“Beavis vs. Butthead” (winner: Beavis)
Mike Judge gave his blessing for this matchup, which begins with Beavis and Butthead as cartoons in a three-dimensional ring. Though Judge was too busy working on King of the Hill to supply their voices, Fogel found a good double and brought in the show’s original animators to put together the two-dimensional portions of the fight. “Everything was very carefully storyboarded out, and then we’re shooting the background plates and then we would have to go in and layer in the 2D on top of it,” Fogel says. “It’s one of my favorite Deathmatches.”
Near the end of the fight, a handless Beavis turns into his “Cornholio” alter-ego, giving him enough deranged energy to slice up Butthead into a pile of guts. “Cornholio was iconic and we kind of knew we wanted to end with the coup-de-gras moment, because we just knew we’d get such a huge reaction from that,” Fogel says. “Sadly, Butthead had to take one for the team.”
“General Ulysses S. Grant vs. General Robert E. Lee” (winner: Ulysses S. Grant)
For season 4, episode 12, Fogel created a series of fights to comprise a special North vs. South edition, beginning with “Derek Jeter vs. John Rocker” and culminating with a pair of Civil War generals. The latter end up slicing each with their swords until they’re both just a pair of thumbs, at which point Grant squashes Lee to give the North a 2-to-1 series victory. “We felt justified in having the North over the South, just in keeping with history,” Fogel laughs.
In addition to packing in some historical references, the fight was another example of the craftsmanship needed to pull off a legitimate-looking duel. “We did make changes and got a little more sophisticated with the effects,” Fogel says. “We bolstered our design team so that when we would have a specific gag, we could actually have someone design all of the different key clay poses ahead of time — depending on the nature of the gag, you could have some really good control that way.”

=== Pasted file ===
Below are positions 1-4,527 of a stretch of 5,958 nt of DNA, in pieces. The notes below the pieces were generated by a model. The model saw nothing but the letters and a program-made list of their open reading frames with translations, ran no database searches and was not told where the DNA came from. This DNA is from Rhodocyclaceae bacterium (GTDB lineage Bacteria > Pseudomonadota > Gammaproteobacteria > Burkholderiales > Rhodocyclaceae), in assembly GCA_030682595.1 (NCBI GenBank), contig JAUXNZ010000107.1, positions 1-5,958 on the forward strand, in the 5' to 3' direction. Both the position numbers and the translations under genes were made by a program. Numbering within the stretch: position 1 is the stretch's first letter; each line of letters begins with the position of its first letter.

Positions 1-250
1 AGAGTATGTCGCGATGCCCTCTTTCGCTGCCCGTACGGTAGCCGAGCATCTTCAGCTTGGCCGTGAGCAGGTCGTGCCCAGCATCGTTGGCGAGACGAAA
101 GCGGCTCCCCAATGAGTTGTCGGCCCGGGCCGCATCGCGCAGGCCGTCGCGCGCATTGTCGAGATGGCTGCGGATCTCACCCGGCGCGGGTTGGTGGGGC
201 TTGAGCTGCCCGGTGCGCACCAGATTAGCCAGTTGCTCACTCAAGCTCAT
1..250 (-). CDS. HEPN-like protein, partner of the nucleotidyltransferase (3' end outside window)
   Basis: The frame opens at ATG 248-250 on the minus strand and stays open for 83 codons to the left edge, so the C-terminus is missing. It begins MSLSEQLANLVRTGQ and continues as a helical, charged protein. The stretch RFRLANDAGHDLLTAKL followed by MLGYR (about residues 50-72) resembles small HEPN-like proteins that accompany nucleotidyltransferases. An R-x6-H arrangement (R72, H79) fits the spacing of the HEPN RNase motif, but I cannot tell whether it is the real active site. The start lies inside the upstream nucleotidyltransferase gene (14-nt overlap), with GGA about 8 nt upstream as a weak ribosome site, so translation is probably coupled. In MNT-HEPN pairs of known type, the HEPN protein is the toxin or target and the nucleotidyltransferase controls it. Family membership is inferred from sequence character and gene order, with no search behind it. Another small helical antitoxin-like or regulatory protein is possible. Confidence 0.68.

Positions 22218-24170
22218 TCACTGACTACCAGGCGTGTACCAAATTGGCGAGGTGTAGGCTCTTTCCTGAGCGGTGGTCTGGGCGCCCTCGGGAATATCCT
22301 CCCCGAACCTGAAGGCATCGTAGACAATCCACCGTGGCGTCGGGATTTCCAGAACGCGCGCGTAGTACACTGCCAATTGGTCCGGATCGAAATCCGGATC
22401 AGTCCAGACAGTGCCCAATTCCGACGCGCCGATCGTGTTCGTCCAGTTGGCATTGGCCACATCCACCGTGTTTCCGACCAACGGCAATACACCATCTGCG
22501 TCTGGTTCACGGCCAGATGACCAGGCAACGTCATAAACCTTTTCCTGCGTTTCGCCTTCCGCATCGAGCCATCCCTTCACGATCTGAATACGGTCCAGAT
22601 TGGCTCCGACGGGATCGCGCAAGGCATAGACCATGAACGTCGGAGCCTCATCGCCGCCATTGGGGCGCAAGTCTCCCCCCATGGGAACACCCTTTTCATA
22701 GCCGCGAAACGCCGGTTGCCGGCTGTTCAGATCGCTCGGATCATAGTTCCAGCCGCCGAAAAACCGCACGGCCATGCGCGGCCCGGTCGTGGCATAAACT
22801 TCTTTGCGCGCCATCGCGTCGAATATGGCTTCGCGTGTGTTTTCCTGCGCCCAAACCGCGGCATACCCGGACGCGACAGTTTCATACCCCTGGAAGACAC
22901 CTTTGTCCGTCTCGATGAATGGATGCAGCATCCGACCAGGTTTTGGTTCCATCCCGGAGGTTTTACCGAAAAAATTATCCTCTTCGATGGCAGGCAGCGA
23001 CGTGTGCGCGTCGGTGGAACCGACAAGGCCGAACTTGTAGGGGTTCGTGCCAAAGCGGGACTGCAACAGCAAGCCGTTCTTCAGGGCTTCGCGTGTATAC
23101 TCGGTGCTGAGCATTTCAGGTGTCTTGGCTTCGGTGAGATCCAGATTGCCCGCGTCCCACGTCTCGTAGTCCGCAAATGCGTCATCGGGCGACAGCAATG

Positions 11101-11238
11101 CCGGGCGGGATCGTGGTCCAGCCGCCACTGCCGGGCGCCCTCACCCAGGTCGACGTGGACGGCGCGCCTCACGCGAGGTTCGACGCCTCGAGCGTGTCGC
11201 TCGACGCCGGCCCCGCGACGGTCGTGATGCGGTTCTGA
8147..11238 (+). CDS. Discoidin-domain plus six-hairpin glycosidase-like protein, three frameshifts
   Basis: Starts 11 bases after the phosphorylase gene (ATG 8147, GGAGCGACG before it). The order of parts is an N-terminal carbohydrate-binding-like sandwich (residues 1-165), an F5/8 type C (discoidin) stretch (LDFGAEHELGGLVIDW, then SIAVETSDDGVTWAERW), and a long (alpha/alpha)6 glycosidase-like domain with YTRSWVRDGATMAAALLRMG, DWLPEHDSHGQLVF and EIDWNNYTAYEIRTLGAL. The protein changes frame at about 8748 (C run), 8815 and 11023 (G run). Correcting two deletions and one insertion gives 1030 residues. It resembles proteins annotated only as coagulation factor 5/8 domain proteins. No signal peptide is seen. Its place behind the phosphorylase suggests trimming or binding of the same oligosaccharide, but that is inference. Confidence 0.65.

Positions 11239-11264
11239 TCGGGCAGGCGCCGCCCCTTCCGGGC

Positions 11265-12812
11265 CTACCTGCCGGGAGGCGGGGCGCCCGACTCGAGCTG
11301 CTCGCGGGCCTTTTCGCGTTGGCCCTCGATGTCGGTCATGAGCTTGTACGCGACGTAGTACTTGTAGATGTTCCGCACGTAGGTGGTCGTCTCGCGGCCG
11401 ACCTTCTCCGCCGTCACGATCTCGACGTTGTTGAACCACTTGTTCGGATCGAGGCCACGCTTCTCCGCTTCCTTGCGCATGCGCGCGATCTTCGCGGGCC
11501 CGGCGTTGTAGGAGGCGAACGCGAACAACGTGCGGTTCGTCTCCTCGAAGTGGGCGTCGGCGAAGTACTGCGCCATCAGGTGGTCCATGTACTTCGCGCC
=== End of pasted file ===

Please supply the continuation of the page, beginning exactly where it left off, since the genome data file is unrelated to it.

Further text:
“Kid Rock vs. Eminem” (winner: Joe C.)
Occasionally, Celebrity Deathmatch would swap out Mills Lane for a guest referee. In the case of “Kid Rock vs. Eminem, Carson” Daly took on officiating duties, turning the broadcast into a TRL-style show called Total Request Dead. “We did a couple Halloween episodes where we would call in The Undertaker to call a fight, so it was always fight-specific,” Fogel says. “Sometimes if there was a fan who would reach out to us, we could always bring them in, too, and just have fun and be a third voice in there.”
To liven up this fight between the two Michigan rap stars, Fogel brought in Kid Rock’s hype man Joe C. to tear apart both musicians. “That’s just like a rapper to use somebody else’s body of work to make a hit,” chirps Diamond, who often became a frequent source of punny punditry beside his broadcast partner Johnny Gomez. “At first we wanted to have them be the straight men, taking this very seriously,” Fogel says. “But as the seasons went on, we went more into the dynamics of Nick and Johnny. That was an unexpected treat.”
“Courtney Love vs. Dave Grohl” (winner: Dave Grohl)
Before this deathmatch even starts, Smashing Pumpkins frontman Billy Corrigan’s head gets splattered by the “Dome of Devastation,” effectively a metal cage, and Grohl gets pounded by Mentos on his walk to the ring (a very ‘90s pop-cultural event that happened). That’s nothing compared to Courtney Love’s return from the dead, though, thanks to Mad Scientist Stone Cold Steve Austin. “He would take the DNA of these celebrities and combine them to form new characters, something we brought into those later episodes, just to have a little more fun and push things a little further,” Fogel says. “She was one of the victims.”
The matchup leaned into the controversy surrounding the lawsuits between Love and Grohl, and eventually the Foo Fighters frontman ended her life by dropping a grand piano on top of her. Though Fogel received a few complaints from celebrities about their depictions, he felt most were honored to be featured, win or lose.
“The best example for me is getting a letter from Steven Spielberg, who lost in his fight to Alfred Hitchcock,” Fogel says. “He wrote us requesting a rematch and telling us he was going to bring his T-Rex and Great White Shark and we should accept the challenge. That was a pretty great moment.”
Celebrity Deathmatch is streaming on Paramount Plus.